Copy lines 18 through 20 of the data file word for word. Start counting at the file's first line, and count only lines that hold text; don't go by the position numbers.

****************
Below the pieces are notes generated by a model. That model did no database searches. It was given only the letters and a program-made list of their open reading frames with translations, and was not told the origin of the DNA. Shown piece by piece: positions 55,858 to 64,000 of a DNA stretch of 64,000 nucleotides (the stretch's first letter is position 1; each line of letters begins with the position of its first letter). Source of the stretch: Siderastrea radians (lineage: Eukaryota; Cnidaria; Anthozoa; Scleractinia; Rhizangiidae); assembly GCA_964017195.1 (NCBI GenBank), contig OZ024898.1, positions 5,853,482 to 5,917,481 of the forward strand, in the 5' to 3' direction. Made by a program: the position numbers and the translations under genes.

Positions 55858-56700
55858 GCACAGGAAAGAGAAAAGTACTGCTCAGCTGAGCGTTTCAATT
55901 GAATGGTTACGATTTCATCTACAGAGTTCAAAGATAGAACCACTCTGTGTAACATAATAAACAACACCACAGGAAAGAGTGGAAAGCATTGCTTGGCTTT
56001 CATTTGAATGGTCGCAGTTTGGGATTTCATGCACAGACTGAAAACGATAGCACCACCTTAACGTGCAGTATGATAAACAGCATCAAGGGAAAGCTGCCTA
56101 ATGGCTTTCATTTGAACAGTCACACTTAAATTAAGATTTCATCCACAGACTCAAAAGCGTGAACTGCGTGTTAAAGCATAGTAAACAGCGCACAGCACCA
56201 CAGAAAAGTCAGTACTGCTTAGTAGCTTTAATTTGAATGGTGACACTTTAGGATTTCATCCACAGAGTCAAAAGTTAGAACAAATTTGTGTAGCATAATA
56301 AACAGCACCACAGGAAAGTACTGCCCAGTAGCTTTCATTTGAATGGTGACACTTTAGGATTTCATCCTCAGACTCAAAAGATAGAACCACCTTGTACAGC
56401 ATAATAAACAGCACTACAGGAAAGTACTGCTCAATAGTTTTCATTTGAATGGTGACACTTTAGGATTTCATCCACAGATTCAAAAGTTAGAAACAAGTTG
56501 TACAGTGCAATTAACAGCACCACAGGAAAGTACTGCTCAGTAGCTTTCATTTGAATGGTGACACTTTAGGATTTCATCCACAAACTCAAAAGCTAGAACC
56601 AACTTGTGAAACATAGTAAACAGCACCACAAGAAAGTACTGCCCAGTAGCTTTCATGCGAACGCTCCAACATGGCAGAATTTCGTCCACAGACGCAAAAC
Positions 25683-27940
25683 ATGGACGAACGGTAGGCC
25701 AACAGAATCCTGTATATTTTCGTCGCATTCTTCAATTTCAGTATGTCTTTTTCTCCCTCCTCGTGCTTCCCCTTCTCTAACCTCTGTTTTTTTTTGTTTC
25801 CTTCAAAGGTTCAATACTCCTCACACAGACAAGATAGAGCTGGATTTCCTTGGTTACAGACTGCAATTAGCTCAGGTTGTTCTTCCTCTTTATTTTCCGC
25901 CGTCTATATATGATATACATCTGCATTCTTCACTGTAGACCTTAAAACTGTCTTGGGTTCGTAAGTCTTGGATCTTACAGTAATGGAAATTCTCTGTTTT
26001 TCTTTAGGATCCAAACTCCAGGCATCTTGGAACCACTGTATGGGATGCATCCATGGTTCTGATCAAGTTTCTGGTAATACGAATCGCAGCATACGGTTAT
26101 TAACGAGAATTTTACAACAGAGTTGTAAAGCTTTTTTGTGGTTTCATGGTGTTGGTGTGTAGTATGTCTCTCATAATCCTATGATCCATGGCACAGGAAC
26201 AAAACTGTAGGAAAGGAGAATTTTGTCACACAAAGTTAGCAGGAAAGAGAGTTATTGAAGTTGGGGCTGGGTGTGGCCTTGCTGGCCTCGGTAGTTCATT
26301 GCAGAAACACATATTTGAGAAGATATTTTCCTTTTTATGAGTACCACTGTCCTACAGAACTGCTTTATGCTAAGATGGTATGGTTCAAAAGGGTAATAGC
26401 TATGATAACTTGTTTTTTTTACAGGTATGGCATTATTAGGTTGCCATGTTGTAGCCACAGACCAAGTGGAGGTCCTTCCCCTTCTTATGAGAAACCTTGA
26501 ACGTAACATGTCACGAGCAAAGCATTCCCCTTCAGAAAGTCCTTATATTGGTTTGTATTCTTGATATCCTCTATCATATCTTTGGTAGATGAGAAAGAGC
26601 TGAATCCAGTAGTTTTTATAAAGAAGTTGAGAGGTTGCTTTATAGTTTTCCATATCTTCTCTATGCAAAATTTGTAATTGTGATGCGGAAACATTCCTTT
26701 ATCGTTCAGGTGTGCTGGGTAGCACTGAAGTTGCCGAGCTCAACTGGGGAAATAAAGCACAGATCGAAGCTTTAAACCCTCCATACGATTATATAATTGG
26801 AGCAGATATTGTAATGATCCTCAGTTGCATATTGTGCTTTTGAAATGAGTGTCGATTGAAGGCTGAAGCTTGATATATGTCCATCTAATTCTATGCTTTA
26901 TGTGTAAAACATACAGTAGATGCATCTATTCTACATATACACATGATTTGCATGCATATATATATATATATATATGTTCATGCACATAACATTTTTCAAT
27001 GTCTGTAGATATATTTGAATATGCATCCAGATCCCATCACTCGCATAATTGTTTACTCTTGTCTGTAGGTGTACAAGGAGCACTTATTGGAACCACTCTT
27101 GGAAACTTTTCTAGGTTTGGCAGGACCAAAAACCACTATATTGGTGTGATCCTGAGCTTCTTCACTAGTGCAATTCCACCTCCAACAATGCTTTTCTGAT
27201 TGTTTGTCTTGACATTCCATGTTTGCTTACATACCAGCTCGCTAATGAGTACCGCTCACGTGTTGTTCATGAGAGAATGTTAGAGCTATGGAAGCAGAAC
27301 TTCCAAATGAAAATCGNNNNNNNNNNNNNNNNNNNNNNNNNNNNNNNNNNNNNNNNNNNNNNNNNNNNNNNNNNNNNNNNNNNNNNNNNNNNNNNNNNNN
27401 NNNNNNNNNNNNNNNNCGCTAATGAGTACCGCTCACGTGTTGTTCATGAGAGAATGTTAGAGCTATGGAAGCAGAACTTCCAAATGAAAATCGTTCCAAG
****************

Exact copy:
26101 TAACGAGAATTTTACAACAGAGTTGTAAAGCTTTTTTGTGGTTTCATGGTGTTGGTGTGTAGTATGTCTCTCATAATCCTATGATCCATGGCACAGGAAC
26201 AAAACTGTAGGAAAGGAGAATTTTGTCACACAAAGTTAGCAGGAAAGAGAGTTATTGAAGTTGGGGCTGGGTGTGGCCTTGCTGGCCTCGGTAGTTCATT
26301 GCAGAAACACATATTTGAGAAGATATTTTCCTTTTTATGAGTACCACTGTCCTACAGAACTGCTTTATGCTAAGATGGTATGGTTCAAAAGGGTAATAGC